Pool-DEK is a temporary or permanent solution that can be installed in an empty or full pool. Maybe you have purchased or are interested in a property with a pool, which you may not need now, but you don't want to remove the pool if you sell it in the future. No, automatic pool covers rely on the buoyancy of the pool water to work and cannot be used in an empty pool. Rosie recommends covering the unused pool with a cover made from a composite material.
The composite is a wood polymer made from wood waste mixed with plastic recovered from shopping bags and plastic films. Composite wood is substantially more durable than 100% vinyl or plastic wood products on the market. One problem is that the drain was already “sealed” with some type of cement-like compound. See the photo, which I just took after removing the water again. It seems like it had to be a permanent solution.
I suppose I could try adding another layer. You might want to clean up what's there and put some hydraulic cement or other sealant deeper into the hole, rather than a skimmed seal. It seems that researching where the drain leads would provide some clues. It's hard to know what's going on on the Internet.
If it appears to be groundwater, perhaps treat it as if it were a basement with similar water intake remedies used in basements. If you can, try monitoring the area to see if that's where the water actually comes from. If so, take out the old concrete to see what it refers to and then use a mechanical plug or hydraulic cement, as Tyler mentioned. I'm not in a hurry with this project, so I like the idea of doing a little more research, as you and Tyler are suggesting. The safest option would be to fill it up, pour a slab and continue from there as a normal assembly.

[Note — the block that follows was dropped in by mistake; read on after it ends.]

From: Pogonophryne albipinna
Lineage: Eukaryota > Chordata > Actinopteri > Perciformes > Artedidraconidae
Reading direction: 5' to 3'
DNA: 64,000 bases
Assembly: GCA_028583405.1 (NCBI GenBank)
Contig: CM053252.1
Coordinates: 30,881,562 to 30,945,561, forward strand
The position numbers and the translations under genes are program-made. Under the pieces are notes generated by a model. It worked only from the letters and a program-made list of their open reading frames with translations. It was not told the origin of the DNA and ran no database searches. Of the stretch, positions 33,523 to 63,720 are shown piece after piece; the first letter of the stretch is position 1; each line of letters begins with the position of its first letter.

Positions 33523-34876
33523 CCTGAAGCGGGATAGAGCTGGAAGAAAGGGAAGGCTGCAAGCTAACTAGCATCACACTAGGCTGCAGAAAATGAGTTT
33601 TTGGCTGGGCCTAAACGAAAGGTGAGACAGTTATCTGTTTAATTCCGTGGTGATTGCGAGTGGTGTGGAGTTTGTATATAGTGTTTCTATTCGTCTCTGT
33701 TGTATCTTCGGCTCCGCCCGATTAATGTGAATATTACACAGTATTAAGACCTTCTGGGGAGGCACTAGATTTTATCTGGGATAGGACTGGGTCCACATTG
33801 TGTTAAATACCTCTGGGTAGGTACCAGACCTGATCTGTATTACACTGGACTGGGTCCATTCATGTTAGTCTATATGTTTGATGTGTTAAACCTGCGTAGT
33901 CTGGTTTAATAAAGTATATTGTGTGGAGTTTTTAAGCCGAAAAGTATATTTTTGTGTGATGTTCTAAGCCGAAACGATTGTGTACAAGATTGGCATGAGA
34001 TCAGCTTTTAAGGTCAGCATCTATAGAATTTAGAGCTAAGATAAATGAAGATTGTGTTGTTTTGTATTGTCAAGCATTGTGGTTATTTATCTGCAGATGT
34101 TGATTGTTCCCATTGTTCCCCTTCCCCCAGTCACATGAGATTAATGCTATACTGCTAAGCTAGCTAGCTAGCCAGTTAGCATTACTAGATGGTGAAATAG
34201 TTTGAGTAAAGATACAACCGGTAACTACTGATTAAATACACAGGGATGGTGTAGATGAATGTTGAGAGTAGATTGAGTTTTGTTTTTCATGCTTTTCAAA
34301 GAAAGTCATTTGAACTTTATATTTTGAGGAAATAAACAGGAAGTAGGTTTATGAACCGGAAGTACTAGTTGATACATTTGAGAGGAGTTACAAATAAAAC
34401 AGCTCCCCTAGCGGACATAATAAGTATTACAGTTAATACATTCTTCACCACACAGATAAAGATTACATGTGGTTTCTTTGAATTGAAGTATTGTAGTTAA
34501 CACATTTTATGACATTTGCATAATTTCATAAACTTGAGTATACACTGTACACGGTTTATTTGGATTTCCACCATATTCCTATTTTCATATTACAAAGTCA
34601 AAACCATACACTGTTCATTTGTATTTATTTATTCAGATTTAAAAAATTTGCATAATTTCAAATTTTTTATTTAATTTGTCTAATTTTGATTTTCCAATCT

Keeping the pool there in some way basically turns it into a basement. The question is: “Is your pool a good basement? I don't think anyone here can answer that, since there are a lot of variables. I suggest that you define how you would like to use it and then ask an engineer to approve the drawings. The main reason for this is that, if something strange happens to you, you don't want the insurance to deny the claim when your kitchen ends up sunk to the bottom. I think you're outside the bounds of much of the prescriptive code.